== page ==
There has been speculation about the level of support that TRU could expect from the key power-brokers in the sport, including the major race organizers, and in particular the UCI. A recent and heavily-promoted initiative by the UCI to prop up the weak finances of the CPA retirement fund – with an unprecedented “gift” of €400,000 – was widely interpreted as a swipe at the legitimacy of the new union, perhaps to deter riders and national assemblies from leaving the CPA. The timing of the grant seems especially dubious, given that the CPA’s “solidarity fund” has been insolvent for years.
Eisenga declined to comment on this, saying that he is working to keep all parties, including the CPA and UCI, informed of the status of the TRU activities, and insisting that “our recognition will have to be earned; we cannot enforce, or invent, or buy it.” He says he has had two good meetings with UCI president Lappartient, and that he hopes for a productive relationship going forward. “We exchanged views and confirmed that we are both in this for the same reasons – to make the sport better. And we welcome their understanding of our approach – that riders must be instrumental in the management and development of the sport.” Eisenga said they plan to meet with the UCI again once all of the board and executive staff positions are formalized.
Eisenga also projects a conciliatory tone towards the existing CPA riders association. He says that TRU is not about creating competition with the CPA. “Riders, just like other employees, should be free to choose whatever union they want to support. We will reach out to Gianni [Bugno, president of the CPA]. Our goal is to work together.”
The TRU’s founding principles reflect the widely-held conventional wisdom that in order to truly reflect the real concerns of the athletes, sports unions need to be funded by the athletes themselves. Hence, the structure and a workable framework are now in place for the athletes to request a bigger voice in the sport. However, as we have discussed in the past, success will ultimately still depend upon the actual resolve of the athletes to stand collectively and speak with a single voice. And this is not an attribute which the pro peloton has always demonstrated in the past.
Pro cyclists come from a variety of economic backgrounds, and from a number of different countries and cultures. They speak many different languages. And they have historically been plagued with a fear that standing up and making demands could jeopardize their future in the sport. More influential and powerful riders tend to be economically more secure, and hence have less motivation to speak out on behalf of the peloton. Lower-level and more overlooked athletes don’t have the same public platform or moral authority from which to demand change. Hence, many previous efforts at collective action have fallen flat; indeed, it sometimes appears that many pro racers have become dispirited, or convinced that nothing is ever really going to change.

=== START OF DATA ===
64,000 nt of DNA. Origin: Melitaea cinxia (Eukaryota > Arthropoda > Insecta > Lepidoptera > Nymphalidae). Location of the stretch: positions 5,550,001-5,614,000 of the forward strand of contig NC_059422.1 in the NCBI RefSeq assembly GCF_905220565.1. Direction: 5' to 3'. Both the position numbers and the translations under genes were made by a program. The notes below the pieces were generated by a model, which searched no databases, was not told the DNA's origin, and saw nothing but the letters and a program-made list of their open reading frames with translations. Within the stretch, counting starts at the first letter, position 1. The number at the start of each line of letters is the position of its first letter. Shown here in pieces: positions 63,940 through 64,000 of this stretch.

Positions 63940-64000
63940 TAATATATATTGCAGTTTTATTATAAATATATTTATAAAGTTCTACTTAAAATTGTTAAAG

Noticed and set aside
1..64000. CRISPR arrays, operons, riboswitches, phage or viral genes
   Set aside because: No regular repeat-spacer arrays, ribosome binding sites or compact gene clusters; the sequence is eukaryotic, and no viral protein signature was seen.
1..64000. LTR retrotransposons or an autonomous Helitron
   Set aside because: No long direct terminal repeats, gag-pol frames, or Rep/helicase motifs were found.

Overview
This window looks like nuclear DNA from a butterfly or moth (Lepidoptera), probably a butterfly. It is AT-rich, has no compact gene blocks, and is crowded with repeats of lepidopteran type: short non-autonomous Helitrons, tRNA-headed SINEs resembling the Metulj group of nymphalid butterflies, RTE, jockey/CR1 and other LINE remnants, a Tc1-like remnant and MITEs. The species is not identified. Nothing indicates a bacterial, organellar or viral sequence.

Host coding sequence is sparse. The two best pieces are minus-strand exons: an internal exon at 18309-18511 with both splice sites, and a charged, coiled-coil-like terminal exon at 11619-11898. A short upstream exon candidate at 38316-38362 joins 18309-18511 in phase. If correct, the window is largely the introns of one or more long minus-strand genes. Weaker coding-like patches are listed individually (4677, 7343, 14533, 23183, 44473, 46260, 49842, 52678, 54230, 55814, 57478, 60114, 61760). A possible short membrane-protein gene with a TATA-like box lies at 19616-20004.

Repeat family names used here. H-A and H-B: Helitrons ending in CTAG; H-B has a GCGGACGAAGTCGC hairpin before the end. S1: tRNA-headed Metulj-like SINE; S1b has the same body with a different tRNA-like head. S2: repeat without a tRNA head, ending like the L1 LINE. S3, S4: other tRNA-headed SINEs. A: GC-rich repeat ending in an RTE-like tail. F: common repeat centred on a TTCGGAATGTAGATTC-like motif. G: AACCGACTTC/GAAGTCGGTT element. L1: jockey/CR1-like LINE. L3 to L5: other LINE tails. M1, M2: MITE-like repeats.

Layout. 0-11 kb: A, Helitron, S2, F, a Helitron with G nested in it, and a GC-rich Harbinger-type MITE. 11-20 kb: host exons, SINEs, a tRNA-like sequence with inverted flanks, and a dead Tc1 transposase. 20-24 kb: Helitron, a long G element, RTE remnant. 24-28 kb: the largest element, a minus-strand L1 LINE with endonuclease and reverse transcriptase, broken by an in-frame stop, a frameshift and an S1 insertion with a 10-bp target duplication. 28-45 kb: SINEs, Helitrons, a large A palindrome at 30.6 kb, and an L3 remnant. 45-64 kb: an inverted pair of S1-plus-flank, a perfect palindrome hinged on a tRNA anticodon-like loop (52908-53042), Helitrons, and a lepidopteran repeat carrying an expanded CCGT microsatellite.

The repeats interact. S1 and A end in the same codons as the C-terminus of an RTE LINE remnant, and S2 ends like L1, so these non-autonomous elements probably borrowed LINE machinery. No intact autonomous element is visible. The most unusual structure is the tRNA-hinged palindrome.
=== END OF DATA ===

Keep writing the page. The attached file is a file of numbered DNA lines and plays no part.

Just a few weeks ago, Italian pro Matteo Trentin accused his compatriots in the peloton of not even bothering to participate in a UCI safety reform forum where they might have made their voices heard, saying “If you want to change something as a rider, you also have to dare to open your mouth at the moments that serve that purpose, such as last week’s meeting.” A clearly frustrated Trentin added, “Maybe riders should spend less time on TikTok and be more proactive when it comes to making their workplace a safer place.”
Trentin’s frustration and sentiment concisely sums up the real challenge facing the riders. The beginnings of a workable union framework are now in place, and there is a viable opportunity to move forward. But unless the peloton steps up and grasps that opportunity – preferably led a coordinated cadre of influential riders – there is a chance that the opportunity will pass again. How the TRU is able to grow and operate over the next few months will largely depend upon whether the athletes themselves finally agree to step up and act together – and put their money where their mouths are.